We set off to walk to Orin at about 2pm. This was where the Earthship is located. It is owned by one of Valentino’s Mexican friends (Carlos) and he has created a place where artists can rent small houses and work at their leisure and without distractions. There is also a communal area where they can relax or cook together. Some of the place is still under construction although Carlos is hoping to open the complex in August. The Earthship is next to his own house (also under construction!) and comprises a bedroom and bathroom. The exterior walls are built of tyres and glass bottles are utilised on the interior. The purpose is to use as many recycled materials as possible.
By this stage, I was becoming a little anxious that Bobbie would be waiting for me in Cusco so we walked back to the main road, via the village of Orin, and caught a collectivo back to Calca from where I was able to get a van to Cusco almost immediately. Consequently, I was back in the city just after 5pm and made my way to the Plaza in the hope of finding Bobbie. After a quick circuit around, I went up to my favourite cafe, which I had told her about, thinking, if she wasn’t there, I could use the wifi to message her but, there she was, patiently waiting! (Our arrangement had been a little vague.)
We had a coffee and then a pisco sour before going back to my room so that I could collect my jacket and put on some socks and shoes. We then had dinner at a local cafe where the only choice was what was on the menu, after which we went off to investigate the happenings in the Plaza.
We arrived there just in time to see a wonderful firework display, which lasted quite some time. The whole area was packed. A stage had been set up in front of the Cathedral and there was music going continuously throughout the evening. After the fireworks, we ventured into the middle of it. However, in trying to get out, we were pushed from all sides by Peruvians. I’m not sure how they thought this was going to get them anywhere any quicker, as there were just too many people for progress. We made it out and didn’t return!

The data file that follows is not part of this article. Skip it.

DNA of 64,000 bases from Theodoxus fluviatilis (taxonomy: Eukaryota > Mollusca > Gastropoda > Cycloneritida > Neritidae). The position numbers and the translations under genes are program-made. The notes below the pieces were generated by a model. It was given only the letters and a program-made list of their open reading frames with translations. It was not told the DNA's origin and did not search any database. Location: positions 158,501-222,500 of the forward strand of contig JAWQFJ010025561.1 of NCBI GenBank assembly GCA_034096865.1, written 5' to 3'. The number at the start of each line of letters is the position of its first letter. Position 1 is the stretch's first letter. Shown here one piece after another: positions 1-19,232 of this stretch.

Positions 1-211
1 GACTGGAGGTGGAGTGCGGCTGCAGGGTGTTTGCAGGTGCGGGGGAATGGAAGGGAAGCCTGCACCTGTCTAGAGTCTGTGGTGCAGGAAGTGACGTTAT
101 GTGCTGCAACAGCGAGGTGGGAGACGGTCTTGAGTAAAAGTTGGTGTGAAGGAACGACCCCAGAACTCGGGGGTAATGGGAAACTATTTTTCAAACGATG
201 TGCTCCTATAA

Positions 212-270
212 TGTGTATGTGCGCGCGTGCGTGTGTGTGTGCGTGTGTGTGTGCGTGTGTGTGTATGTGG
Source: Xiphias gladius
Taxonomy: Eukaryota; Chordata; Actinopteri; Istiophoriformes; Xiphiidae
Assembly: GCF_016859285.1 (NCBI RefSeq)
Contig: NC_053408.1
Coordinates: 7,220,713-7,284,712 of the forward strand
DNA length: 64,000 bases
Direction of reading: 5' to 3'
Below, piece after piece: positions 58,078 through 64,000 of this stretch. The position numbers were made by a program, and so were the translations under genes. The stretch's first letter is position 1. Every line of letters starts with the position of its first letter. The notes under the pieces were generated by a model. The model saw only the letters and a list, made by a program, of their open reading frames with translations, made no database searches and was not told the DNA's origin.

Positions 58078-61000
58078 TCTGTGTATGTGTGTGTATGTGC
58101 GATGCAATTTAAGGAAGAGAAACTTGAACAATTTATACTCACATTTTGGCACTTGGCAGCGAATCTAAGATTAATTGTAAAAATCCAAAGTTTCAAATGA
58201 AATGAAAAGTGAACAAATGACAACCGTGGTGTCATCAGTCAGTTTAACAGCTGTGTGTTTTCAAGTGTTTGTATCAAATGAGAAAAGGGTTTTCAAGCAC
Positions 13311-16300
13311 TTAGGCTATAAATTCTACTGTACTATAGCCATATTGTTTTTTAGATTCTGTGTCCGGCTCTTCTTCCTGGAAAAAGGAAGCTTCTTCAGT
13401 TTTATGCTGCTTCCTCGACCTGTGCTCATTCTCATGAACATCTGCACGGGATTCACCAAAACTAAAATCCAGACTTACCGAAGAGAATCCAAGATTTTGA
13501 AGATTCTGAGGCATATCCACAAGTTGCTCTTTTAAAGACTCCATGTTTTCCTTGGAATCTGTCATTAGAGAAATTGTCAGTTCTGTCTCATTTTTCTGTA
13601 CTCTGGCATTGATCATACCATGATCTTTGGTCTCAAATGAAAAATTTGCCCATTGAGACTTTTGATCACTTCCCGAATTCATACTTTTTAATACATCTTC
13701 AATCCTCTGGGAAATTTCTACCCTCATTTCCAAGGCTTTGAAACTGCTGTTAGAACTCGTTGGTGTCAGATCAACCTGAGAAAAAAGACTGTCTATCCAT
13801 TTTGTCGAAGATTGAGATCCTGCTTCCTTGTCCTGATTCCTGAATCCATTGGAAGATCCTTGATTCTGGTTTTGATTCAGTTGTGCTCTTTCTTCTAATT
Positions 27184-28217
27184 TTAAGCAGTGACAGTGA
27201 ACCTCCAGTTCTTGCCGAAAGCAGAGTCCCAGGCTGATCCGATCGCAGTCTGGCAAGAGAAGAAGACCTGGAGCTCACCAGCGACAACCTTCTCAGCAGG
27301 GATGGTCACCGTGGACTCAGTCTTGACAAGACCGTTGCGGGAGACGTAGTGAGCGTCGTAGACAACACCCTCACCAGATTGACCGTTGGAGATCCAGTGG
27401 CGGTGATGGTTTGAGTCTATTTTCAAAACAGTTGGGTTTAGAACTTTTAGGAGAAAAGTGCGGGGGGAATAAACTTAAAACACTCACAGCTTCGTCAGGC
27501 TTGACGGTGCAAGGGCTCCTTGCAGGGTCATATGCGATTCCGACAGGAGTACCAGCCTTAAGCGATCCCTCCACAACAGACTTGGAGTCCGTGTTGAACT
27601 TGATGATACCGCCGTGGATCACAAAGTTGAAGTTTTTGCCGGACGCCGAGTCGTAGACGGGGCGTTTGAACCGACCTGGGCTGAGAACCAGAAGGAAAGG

Sound and Light in the Plaza de Armas
People being entertained at the Sound and Light Festival
Plaza de Armas Sound and Light Festival
Outside of the Plaza de Armas, it appeared to be one giant street party with food stalls everywhere. There were also people selling rum and coke (bottles, not just individual drinks) and, in one plaza, a VW combi van had been converted into a bar. There were thousands of people sitting around eating, drinking and chatting. Whilst this particular evening was classified as a Sound and Light Festival, it is also the Inti Raymi Festival this week, which celebrates the start of the Andean calendar, which begins on 21st June with the Winter Solstice. In effect, then, this was like one giant New Year’s Eve party.
We walked around for quite some time, sampling odd food and drink before I decided at about 10pm that I had had enough of the crowds and said goodbye to Bobbie, who was going to wander a bit more before returning to her hostel.